US Cellular was one a top bidder in both millimeter wave auctions
AT&T dropped nearly a billion dollars on 24 GHz spectrum in the recent Federal Communications Commission auction, and T-Mobile US was close behind in spending more than $800 million on 24 GHz. Verizon focused on 28 GHz, where it spent more than half a billion on airwaves.
AT&T’s winning bids in the 24 GHz mmWave auction totaled $982.4 million. T-Mobile US was the second-largest spender in the 24 GHz auction, putting up $803 million to take home more than 1,300 licenses, and also spent nearly $39.3 million in the 28 GHz auction on 865 licenses in 864 markets. Verizon, meanwhile had winning bids of about $506 million on 1,066 28 GHz licenses in 863 markets, but only about $15 million on 24 GHz spectrum in less than 10 markets.
Sprint’s bidding entity, ATI Sub LLC, did not end up purchasing any spectrum.
The FCC’s two millimeter wave auctions held so far this year raised more than $2.7 billion in gross bids for more than 5,800 spectrum licenses from a total of 55 bidders. The results for both auctions were posted yesterday; the winners from the 28 GHz auction, which was completed in January, were not released until after the 24 GHz auction wrapped up.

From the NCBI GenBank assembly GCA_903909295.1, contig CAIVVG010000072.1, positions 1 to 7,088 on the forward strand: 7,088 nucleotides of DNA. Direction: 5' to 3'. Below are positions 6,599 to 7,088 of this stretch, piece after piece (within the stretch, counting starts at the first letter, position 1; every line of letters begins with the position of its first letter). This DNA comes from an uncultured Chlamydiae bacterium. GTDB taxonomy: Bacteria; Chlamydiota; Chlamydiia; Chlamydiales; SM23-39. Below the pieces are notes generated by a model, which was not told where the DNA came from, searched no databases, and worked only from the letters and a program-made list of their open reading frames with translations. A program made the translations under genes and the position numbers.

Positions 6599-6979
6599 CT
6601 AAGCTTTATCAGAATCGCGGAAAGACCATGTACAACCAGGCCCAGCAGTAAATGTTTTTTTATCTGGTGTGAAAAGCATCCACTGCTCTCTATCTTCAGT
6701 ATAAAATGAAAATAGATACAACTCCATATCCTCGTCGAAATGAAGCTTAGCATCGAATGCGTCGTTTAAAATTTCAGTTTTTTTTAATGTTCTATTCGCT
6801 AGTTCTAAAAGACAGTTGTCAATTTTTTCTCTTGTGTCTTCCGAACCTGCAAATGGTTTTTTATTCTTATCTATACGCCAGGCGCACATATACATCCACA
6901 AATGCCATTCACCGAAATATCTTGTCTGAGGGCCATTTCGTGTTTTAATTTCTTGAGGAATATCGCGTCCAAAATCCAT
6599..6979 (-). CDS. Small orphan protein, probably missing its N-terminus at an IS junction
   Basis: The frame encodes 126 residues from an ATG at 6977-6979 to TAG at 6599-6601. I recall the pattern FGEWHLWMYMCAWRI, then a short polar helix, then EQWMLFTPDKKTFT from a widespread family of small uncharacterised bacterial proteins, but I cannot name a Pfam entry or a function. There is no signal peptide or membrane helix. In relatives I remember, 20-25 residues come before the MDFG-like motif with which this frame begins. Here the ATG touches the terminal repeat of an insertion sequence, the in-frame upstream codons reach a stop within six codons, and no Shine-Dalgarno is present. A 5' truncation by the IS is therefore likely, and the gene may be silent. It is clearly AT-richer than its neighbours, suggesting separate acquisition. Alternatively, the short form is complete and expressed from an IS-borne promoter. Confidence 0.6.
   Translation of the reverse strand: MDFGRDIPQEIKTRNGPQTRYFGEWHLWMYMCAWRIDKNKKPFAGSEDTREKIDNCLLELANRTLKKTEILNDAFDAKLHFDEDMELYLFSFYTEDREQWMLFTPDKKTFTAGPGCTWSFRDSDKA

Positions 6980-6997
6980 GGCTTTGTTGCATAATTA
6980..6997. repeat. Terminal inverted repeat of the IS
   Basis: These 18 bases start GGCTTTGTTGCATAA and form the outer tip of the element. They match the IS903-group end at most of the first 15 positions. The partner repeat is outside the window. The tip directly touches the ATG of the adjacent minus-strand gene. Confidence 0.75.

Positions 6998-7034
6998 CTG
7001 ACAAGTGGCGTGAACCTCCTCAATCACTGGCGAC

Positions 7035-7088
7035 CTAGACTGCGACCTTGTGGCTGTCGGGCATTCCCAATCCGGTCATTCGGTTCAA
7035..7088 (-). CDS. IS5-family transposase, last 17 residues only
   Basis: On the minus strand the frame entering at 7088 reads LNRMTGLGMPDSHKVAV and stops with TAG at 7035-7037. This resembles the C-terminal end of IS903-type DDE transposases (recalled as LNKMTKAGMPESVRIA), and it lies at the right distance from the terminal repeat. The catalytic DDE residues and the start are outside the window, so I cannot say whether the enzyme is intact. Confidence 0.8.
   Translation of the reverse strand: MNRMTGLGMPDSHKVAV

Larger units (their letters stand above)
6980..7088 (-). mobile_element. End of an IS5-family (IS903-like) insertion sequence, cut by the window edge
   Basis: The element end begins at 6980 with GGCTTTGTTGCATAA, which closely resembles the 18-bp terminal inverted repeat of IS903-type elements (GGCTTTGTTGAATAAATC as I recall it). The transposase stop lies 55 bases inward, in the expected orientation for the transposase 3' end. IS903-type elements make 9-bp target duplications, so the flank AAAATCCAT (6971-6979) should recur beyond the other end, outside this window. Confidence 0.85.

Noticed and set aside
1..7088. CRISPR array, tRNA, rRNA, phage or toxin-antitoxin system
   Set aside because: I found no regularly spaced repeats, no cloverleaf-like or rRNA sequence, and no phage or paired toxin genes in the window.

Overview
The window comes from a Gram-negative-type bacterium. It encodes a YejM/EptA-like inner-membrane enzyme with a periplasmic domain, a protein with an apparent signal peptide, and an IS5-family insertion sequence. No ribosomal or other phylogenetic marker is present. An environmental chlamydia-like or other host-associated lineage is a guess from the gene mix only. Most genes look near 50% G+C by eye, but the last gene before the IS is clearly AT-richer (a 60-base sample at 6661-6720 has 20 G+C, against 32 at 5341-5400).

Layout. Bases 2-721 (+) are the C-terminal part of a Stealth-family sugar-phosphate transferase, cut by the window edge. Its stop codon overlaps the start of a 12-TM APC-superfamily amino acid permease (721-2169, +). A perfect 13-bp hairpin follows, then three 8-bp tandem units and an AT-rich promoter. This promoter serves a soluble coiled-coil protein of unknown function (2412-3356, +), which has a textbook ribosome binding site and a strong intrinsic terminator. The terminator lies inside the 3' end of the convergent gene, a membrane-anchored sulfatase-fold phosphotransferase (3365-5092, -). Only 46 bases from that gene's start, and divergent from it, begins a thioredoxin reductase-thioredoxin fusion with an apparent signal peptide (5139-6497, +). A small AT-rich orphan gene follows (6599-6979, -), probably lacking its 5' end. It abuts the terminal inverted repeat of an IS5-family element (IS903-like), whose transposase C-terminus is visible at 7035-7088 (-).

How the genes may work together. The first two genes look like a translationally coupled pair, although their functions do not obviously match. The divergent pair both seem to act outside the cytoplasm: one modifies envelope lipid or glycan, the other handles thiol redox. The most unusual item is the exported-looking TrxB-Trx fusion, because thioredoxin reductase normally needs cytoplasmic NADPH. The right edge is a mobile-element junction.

US Cellular used both of the mmWave auctions to bolster its mmWave spectrum position and spent about evenly between the two, putting $129 million into the 28 GHz auction for 408 licenses in 362 markets and more than $126 million in the 24 GHz auction to win 282 licenses.
Other notable winning bidders included Dish Network, which spent about $2.9 million in the 28 GHz auction on 49 licenses in 38 markets, and about $11.8 million in the 24 GHz auction on 22 licenses. Windstream bought 106 28 GHz licenses in 106 markets for about $6.2 million but put more into the 24 GHz auction, spending $20.4 million on 116 licenses.
Wi-Fi-based fixed wireless broadband provider Starry bought 104 licenses at 24 GHz for about $48.5 million. The company, which utilizes mmWave bands for its service, has major expansion plans for its service.
The FCC plans to auction additional millimeter wave spectrum in December: the upper 37 GHz, 39 GHz, and 47 GHz bands. The agency has said that spectrum auction will be the largest one in U.S. history.